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I will be investigating how... I will be investigating how the concentration of hydrochloric acid affects the rate of reaction between hydrochloric acid and magnesium ribbon. Equation: Mgs+2HClaq→MgCl2aq+H2g Planning: The input variables are: "¢ temperature of acid "¢ concentration of acid "¢ surface area of magnesium "¢ use of catalyst I will measure the concentration of acid and control the temperature of acid, surface area of magnesium, mass of magnesium and use of catalyst. The temperature of the acid will effect the rate of reaction because as the acid particles heat up, they gain kinetic energy, therefore move faster and collide more often and more successfully because the collisions are more energetic, therefore there are more collisions in a given time, and the rate of reaction increases. The surface area of the magnesium will effect the rate of reaction because the larger the surface area, the more collisions can take place in a given time, and the rate of reaction increases. The use of a catalyst will effect the rate of reaction because they give an alternative pathway that has a lower activation energy, therefore more of the collisions will result will result in reaction because they need less energy to be successful. This is the apparatus I will use: I will place some magnesium in a flask with an amount of acid. I will place a bung on the tube to prevent any gas from escaping. A tube will run from the flask to a graduating tube in a trough, both filled with water. I will then measure the amount of gas given off in a certain time. I will repeat the experiment 3 times in order to highlight any anomalies. In order to work safely, I will wear goggles in order to protect my eyes from acid. Prediction: I predict that the higher the concentration of the acid, the faster the rate of reaction. This is because there will be more acid particles in a given volume, therefore there are more collisions in a given time, and the rate of reaction increases. If the concentration was to double, I would expect the rate to double. This is in reference to a previous experiment with a reaction between marble chips and various concentrations of acid. It was proved in this experiment that doubling the concentration of the acid doubled the rate of the reaction, therefore the two sets of results were directly proportional. Pre-test: The concentrations we decided to use as our upper and lower values were 2M and 0.2M. From our pre-test, we discovered that 0.2M took too long to react, so the concentrations that we chose were not workable. We then decided to change our lowest concentration to 0.6M. Concentration of Acid M Time to react seconds 2 8.81 0.6 65.90 From the results of my pre-test, I will use 3cm of magnesium and measure the time to collect 10cm3 gas, as these provided workable results. Obtaining Evidence: Concentration of Acid M 1 2 3 2.0 8.52 7.84 8.42 1.8 11.52 6.49 9.12 1.6 9.35 16.02 10.01 1.4 13.95 11.58 11.21 1.2 13.25 13.78 16.05 1.0 18.81 18.24 20.72 0.8 32.78 32.81 22.02 0.6 67.51 48.28 62.46 Concentration of Acid M Temp Before ˚C Temp after ˚C Temp Before ˚C Temp after ˚C Temp Before ˚C Temp after ˚C 2 23 29 20 20 23 30 1.8 23 29 22 22 23 30 1.6 23 29 22 22 24 28 1.4 23 30 21 21 23 27 1.2 23 31 23 23 24 27 1 23 27 23 23 24 27 0.8 23 25 23 23 24 26 0.6 21 23 22 22 23 25 Concentration of Acid M Average Time seconds Rate x100 2 8.260 12.107 1.8 10.185 9.818 1.6 10.010 9.990 1.4 12.246 8.166 1.2 14.915 6.705 1.0 19.256 5.193 0.8 29.203 3.424 0.6 64.985 1.539 Results in bold are anomalies. Analysing and Conclusions From the temperatures taken before and after the reaction, I have discovered that the reaction is exothermic. My graphs show that the higher the concentration of acid, the faster the rate of reaction. This is because there are more acid particles in a given volume, therefore more collisions in a given time, therefore increasing the rate of reaction. If the concentration was doubled, there would be double the amount of acid particles in a given volume, double the amount of successful collisions in a given time, therefore the rate of reaction should double. This means that the concentration of acid and rate of reaction are directly proportional, as stated in my prediction. However, form looking at my results table, I have discovered that the rate of reaction is the concentration of the acid squared. This disagrees with my original prediction. Evaluating: The readings on my graph do not fit the best-fit line very well, as there are several anomalies, therefore the results are not very reliable. The anomalies could be due to the fact that we had to use two different bottles of acid during the experiment, so the concentrations could have been slightly different. We did parts of our experiment at different times, so the temperature in the lab could have been higher, therefore increasing the temperature of the acid, so the particles would have more energy, move faster, increasing the number of collisions, therefore altering the rate of reaction. Where the magnesium had oxidised, a substance had formed on the surface on the magnesium, which meant that the acid had to get through it to reach the magnesium, increasing the time to react. We did however try to make our data more accurate by using a syringe to measure small amounts of acid and water, and using as many decimal places as we could in our calculations. The temperature of the acid was hard to control, as it was controlled by the temperature of the room. If I was to repeat the experiment, I would use more varied concentrations in order to show more clearly the pattern, and also to attempt to clear any anomalies. I would also like to investigate larger concentrations of acid, but would have been hard to measure.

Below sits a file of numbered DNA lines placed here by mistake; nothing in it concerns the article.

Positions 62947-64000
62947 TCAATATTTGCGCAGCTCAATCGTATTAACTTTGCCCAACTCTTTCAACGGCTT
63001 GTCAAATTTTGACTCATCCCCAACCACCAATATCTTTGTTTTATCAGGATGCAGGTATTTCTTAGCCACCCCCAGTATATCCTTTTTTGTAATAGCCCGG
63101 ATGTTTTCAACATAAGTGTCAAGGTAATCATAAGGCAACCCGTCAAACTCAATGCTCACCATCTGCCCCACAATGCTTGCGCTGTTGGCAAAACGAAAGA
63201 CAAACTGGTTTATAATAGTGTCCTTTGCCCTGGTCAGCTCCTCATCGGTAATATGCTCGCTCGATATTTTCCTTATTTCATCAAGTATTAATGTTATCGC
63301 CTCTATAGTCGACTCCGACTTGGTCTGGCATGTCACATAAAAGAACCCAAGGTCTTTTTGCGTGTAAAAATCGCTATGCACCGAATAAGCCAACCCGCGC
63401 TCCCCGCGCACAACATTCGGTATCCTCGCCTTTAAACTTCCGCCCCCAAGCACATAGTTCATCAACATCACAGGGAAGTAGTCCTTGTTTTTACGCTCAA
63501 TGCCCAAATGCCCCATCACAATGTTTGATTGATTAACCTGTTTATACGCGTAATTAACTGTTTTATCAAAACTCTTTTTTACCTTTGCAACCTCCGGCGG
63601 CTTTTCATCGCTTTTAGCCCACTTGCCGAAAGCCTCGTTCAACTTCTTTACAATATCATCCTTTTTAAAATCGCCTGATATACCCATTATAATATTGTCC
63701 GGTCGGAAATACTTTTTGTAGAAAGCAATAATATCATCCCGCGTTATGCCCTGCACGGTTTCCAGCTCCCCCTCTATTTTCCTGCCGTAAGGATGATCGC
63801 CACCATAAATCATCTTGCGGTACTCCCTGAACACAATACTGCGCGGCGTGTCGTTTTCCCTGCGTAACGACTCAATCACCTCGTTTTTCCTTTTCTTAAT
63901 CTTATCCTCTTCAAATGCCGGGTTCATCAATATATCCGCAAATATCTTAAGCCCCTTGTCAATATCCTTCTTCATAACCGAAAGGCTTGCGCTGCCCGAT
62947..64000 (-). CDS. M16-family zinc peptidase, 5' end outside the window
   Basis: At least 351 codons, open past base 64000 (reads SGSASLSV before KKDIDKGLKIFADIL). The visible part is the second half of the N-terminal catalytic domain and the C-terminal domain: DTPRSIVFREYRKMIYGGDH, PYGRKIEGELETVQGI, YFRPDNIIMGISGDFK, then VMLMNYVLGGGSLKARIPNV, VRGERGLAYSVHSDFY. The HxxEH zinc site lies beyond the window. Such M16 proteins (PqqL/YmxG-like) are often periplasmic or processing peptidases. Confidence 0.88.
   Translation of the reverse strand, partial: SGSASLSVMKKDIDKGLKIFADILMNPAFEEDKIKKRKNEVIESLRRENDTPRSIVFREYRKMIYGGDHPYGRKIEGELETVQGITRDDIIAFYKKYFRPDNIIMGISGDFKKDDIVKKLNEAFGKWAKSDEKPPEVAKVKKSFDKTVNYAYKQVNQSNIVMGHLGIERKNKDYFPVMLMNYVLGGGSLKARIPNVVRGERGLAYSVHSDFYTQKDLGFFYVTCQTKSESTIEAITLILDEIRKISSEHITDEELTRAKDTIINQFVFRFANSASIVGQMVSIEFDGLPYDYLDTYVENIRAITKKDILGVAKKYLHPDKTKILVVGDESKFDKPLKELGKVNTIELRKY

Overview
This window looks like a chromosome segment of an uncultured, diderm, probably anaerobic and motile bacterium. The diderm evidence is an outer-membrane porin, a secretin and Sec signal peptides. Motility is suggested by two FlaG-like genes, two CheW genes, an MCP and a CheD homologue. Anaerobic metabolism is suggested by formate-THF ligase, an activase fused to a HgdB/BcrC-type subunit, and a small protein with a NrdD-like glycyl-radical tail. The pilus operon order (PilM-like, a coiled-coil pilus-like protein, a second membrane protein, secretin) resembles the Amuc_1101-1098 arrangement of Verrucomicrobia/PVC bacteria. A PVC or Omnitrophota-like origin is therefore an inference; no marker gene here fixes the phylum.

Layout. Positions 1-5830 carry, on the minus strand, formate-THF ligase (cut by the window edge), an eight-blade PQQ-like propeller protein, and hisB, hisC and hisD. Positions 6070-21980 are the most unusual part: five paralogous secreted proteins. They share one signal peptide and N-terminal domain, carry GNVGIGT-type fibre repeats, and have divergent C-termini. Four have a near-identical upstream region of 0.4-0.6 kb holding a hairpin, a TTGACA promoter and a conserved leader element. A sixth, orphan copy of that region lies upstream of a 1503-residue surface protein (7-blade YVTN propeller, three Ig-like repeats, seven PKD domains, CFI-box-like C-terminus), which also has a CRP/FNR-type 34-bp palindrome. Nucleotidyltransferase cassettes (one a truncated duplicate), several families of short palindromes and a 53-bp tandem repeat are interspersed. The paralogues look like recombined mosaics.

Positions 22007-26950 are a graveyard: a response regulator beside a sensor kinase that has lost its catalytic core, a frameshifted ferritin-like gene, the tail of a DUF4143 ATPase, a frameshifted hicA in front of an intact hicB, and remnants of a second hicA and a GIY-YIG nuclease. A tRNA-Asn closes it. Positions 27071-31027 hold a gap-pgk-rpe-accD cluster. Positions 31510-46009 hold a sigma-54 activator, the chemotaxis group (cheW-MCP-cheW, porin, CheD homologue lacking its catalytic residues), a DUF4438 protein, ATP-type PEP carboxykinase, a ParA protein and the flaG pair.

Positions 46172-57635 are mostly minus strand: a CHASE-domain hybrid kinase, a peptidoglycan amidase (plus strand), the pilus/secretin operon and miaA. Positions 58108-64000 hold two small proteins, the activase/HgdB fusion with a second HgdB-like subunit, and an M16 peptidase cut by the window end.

I will be investigating how the concentration of hydrochloric acid affects the rate of reaction between hydrochloric acid and magnesium ribbon. Equation: Mgs+2HClaq→MgCl2aq+H2g Planning: The input variables are: • temperature of acid • concentration of acid • surface area of magnesium ...